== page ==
Photospot: hoary mullein
"Tricky group, mulleins." I can hear myself saying it (yes, also for crucifers, umbellifers and others). There is some truth in that, in eastern Europe anyway, where even with a specialist local flora all may not be clear.
But in the UK, it's likely that a mullein will be one of just three species — or just two outside East Anglia. It's that East Anglian species featured here.
This plant caught my eye when driving past a small area of rough ground by King Street, Norwich. The multi-branched, candelabra effect immediately makes hoary mullein the likely ID. I returned later by bike.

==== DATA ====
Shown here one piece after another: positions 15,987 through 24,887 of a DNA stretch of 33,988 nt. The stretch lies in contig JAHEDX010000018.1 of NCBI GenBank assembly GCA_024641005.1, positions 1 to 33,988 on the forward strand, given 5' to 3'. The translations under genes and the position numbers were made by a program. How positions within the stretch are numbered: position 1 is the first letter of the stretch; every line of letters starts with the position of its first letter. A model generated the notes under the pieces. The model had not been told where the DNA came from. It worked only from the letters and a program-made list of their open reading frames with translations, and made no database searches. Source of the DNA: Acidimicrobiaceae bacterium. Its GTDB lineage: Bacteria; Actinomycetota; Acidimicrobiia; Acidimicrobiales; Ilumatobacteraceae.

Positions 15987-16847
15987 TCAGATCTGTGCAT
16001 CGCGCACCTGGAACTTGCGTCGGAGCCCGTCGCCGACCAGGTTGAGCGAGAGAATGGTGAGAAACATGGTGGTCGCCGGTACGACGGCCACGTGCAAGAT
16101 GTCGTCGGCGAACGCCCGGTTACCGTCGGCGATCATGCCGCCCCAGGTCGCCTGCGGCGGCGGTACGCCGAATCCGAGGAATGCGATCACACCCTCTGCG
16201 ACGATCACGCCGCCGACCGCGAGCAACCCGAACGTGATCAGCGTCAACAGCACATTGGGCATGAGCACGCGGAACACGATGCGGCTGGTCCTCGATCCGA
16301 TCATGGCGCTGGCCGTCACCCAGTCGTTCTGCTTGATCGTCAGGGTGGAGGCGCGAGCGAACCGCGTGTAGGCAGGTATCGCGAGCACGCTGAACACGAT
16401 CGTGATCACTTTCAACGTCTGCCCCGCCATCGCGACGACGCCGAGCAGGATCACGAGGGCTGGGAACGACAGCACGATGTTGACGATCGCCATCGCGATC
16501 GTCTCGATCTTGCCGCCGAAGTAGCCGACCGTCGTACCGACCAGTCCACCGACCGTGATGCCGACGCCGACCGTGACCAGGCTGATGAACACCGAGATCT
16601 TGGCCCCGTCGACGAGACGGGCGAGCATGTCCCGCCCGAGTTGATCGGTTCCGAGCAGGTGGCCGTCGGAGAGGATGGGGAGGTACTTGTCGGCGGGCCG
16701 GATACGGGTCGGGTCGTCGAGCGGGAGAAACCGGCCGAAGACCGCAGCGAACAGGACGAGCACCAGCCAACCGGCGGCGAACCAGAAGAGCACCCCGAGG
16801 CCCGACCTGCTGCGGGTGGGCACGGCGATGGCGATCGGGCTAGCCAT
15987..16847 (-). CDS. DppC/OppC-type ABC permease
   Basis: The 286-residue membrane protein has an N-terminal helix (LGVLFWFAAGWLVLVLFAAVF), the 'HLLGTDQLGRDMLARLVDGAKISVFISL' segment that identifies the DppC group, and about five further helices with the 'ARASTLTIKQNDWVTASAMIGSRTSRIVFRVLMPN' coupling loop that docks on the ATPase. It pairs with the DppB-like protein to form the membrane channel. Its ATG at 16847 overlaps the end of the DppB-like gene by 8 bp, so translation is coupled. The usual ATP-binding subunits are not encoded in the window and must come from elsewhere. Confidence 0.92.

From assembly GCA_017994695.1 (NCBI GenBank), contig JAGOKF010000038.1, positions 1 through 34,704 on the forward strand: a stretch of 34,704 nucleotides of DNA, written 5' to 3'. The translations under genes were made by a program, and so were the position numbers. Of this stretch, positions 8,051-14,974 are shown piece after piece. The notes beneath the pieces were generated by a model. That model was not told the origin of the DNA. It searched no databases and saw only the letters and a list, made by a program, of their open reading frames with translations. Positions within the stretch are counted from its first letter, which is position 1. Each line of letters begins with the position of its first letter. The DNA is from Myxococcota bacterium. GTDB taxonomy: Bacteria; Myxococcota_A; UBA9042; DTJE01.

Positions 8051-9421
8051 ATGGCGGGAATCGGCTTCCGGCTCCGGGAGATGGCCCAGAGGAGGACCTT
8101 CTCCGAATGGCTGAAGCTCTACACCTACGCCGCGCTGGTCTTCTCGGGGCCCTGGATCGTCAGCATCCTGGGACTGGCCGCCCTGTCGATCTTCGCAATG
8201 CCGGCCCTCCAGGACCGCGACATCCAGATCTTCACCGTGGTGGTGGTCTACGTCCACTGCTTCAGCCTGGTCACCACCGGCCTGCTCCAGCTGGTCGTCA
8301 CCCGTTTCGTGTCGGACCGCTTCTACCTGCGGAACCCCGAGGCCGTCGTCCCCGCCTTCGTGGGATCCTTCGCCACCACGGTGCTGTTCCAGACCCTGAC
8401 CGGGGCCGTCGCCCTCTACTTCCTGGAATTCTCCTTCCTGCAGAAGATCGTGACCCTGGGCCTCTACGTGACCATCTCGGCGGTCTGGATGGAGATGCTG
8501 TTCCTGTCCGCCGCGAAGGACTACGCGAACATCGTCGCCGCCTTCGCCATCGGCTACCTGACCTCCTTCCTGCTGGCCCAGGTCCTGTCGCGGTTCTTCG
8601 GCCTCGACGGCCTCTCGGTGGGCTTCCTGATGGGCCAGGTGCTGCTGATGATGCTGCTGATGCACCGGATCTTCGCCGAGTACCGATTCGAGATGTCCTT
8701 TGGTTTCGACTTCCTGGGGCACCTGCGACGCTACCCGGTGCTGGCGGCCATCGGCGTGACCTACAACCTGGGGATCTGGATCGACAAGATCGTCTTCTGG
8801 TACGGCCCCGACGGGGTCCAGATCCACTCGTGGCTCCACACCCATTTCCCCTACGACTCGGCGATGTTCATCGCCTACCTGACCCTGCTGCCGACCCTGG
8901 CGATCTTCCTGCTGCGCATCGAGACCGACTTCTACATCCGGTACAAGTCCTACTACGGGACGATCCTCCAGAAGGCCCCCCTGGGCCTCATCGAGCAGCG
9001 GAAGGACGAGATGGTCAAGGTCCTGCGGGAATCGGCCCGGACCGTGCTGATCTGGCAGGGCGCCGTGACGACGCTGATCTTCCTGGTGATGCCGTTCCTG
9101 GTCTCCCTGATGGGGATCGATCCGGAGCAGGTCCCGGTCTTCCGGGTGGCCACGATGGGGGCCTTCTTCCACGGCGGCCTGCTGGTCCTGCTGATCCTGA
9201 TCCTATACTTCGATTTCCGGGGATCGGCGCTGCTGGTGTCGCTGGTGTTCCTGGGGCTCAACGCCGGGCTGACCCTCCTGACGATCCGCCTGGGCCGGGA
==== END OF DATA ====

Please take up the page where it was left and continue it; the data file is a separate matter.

On the left picture, the lack of purple hairs on stamens rules out dark mullein Verbascum nigrum, which is 'little branched'. Great mullein (Aaron's rod) Verbascum thapsus is usually unbranched. The grey down is visible in both pictures, but that becomes much reduced on the leaves.
Flowers = insects! In just a few minutes there were several 6-spot burnet moths (above, left) and six butterflies species: small copper and ringlet (above), meadow brown, common blue, large white and small tortoiseshell. Note how black knapweed is a favoured flower for the three above, and for this red-tailed bumblebee.
Photographs on this page by Chris Durdin, all apart from the caterpillar taken on 8 July 2014.
Part of the old City wall, in the background.